Poseidon was easier than most. He calls himself a god, but he fell beneath my fingers with more shaking than any mortal. He wept when my robe fell from my shoulders. I made him bend his back for me, listened to his screams break like waves. We defiled that temple the way it should be defiled, screaming and bucking our way from corner to corner. The bitch goddess probably got a real kick out of that. I'm sure I'll be hearing from her. She'll give me nightmares for a week or so; that I can handle. Or she'll turn the water in my well into blood; I'll scream when I see it, and that will be that. Maybe my first child will be born with the head of a fish. I'm not even sure it was worth it, Poseidon pounding away at me, a madman, losing his immortal mind because of the way my copper skin swells in moonlight. Now my arms smoke and itch. Hard scales cover my wrists like armour. C'mon Athena, he was only another lay, and not a particularly good one at that, even though he can spit steam from his fingers. Won't touch him again. Promise. And we didn't mean to drop to our knees in your temple, but our bodies were so hot and misaligned. It's not every day a gal gets to sample a god, you know that. Why are you being so rough on me? I feel my eyes twisting, the lids crusting over and boiling, the pupils glowing red with heat. Athena, woman to woman, could you have resisted him? Would you have been able to wait for the proper place, the right moment, to jump those immortal bones? Now my feet are tangled with hair, my ears are gone. My back is curving and my lips have grown numb. My garden boy just shattered at my feet. Dammit, Athena, take away my father's gold. Send me away to live with lepers. Give me a pimple or two. But my face. To have men never again be able to gaze at my face, growing stupid in anticipation of that first touch, how can any woman live like that? How will I be able to watch their warm bodies turn to rock when their only sin was desiring me? All they want is to see me sweat. They only want to touch my face and run their fingers through my . . . my hair is it moving?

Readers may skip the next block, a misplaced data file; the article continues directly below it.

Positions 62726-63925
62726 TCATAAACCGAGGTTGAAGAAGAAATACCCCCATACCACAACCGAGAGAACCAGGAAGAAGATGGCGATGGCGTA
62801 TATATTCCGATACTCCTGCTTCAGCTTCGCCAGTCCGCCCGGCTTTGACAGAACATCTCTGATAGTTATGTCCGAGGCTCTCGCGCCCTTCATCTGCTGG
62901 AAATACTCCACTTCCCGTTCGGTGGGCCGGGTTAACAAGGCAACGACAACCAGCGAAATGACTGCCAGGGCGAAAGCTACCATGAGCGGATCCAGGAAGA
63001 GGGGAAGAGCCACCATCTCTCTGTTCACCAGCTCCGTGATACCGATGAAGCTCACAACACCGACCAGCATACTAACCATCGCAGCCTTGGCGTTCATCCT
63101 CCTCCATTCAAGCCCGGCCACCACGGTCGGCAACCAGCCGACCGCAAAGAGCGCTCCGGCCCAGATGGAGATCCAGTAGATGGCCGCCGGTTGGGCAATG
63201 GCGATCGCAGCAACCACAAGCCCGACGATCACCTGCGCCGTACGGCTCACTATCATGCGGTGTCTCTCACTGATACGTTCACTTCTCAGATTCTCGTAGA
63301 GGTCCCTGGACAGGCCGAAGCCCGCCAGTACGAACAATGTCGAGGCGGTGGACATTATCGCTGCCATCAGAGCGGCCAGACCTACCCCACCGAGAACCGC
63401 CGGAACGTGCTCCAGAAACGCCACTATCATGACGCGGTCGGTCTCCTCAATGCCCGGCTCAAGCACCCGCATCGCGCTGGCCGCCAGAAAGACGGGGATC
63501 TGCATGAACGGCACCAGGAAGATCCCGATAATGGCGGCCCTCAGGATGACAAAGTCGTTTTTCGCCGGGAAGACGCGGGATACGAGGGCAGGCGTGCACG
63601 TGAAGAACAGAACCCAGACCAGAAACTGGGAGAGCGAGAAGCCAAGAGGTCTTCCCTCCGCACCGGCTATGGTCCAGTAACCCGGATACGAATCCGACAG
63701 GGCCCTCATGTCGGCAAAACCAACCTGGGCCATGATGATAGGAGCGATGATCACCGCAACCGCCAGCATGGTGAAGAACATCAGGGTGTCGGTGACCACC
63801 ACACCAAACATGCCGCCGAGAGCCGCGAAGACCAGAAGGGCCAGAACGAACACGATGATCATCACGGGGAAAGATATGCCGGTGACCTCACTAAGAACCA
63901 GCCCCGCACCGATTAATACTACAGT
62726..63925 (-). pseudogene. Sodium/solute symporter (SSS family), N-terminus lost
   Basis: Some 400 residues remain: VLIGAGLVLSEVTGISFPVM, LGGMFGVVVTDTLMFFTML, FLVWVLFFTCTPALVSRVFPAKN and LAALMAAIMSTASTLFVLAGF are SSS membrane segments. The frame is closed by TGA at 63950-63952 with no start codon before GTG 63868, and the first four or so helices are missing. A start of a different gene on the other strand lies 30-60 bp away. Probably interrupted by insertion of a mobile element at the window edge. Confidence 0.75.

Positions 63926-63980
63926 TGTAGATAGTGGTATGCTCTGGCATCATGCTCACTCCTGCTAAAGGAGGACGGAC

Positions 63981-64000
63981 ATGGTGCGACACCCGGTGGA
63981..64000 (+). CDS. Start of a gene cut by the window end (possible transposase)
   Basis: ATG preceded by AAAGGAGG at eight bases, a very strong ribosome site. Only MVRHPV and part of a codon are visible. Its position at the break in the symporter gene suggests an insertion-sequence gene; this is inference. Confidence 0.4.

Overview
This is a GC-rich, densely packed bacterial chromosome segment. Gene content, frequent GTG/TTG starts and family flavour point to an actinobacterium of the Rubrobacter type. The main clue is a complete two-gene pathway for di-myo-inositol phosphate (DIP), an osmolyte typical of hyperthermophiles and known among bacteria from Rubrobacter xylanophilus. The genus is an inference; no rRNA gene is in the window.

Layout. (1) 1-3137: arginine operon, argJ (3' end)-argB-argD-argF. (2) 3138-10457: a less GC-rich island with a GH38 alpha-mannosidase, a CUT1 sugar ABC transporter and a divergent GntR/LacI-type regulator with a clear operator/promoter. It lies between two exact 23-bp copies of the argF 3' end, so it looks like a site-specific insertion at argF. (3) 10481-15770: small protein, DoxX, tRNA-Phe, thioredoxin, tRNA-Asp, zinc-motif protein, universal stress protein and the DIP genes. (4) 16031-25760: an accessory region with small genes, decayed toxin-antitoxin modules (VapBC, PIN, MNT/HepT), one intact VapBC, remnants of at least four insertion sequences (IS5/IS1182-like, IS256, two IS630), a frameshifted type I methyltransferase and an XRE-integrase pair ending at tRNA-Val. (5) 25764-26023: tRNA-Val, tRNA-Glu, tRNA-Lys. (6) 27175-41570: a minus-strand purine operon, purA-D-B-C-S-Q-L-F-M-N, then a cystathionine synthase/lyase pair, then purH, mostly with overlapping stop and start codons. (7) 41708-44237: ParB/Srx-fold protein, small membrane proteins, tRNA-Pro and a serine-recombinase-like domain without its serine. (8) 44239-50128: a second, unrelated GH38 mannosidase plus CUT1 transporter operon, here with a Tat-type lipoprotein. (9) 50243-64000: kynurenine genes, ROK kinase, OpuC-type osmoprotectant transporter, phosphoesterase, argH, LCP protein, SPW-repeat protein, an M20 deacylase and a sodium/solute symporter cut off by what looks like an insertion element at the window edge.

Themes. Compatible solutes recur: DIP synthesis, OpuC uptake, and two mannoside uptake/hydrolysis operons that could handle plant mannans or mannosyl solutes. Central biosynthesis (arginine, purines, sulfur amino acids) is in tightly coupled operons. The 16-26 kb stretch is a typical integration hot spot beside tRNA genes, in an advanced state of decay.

Ethel Freeman's body sat for days in her wheelchair outside the New Orleans Convention Center. Her son Herbert, who had assured his mother that help was on the way, was forced to leave her there once she died. Gon’ be obedient in this here chair, gon’ bide my time, fanning against this sun. I ask my boy, and all he says is Wait. He wipes my brow with steam, says I should sleep. I trust his every word. Herbert my son. I believe him when he says help gon’ come. Been so long since all these suffrin’ folks come to this place. Now on the ground ’round my chair, they sweat in my shade, keep asking my son could that be a bus they see. It’s the sun foolin’ them, shining much too loud for sleep, making us hear engines, wheels. Not yet. Wait. Lawd, some folks prayin’ for rain while they wait, forgetting what rain can do. When it come, it smashes living flat, wakes you from sleep, eats streets, washes you clean out of the chair you be sittin’ in. Best to praise this sun, shinin’ its dry shine. Lawd have mercy, son, is it coming? Such a strong man, my son. Can’t help but believe when he tells us, Wait. Wait some more. Wish some trees would block this sun. We wait. Ain’t no white men or buses come, but look—see that there? Get me out this chair, help me stand on up. No time for sleepin’, cause look what’s rumbling this way. If you sleep you gon’ miss it. Look there, I tell my son. He don’t hear. I’m ’bout to get out this chair, but the ghost in my legs tells me to wait, wait for the salvation that’s sho to come. I see my savior’s face ’longside that sun. Nobody sees me running toward the sun. Lawd, they think I done gone and fell asleep. They don't hear Come. Come. Come. Come. Come. Come. Come. Ain’t but one power make me leave my son. I can’t wait, Herbert. Lawd knows I can’t wait. Don’t cry, boy, I ain’t in that chair no more. Wish you coulda come on this journey, son, seen that ol’ sweet sun lift me out of sleep. Didn’t have to wait. And see my golden chair?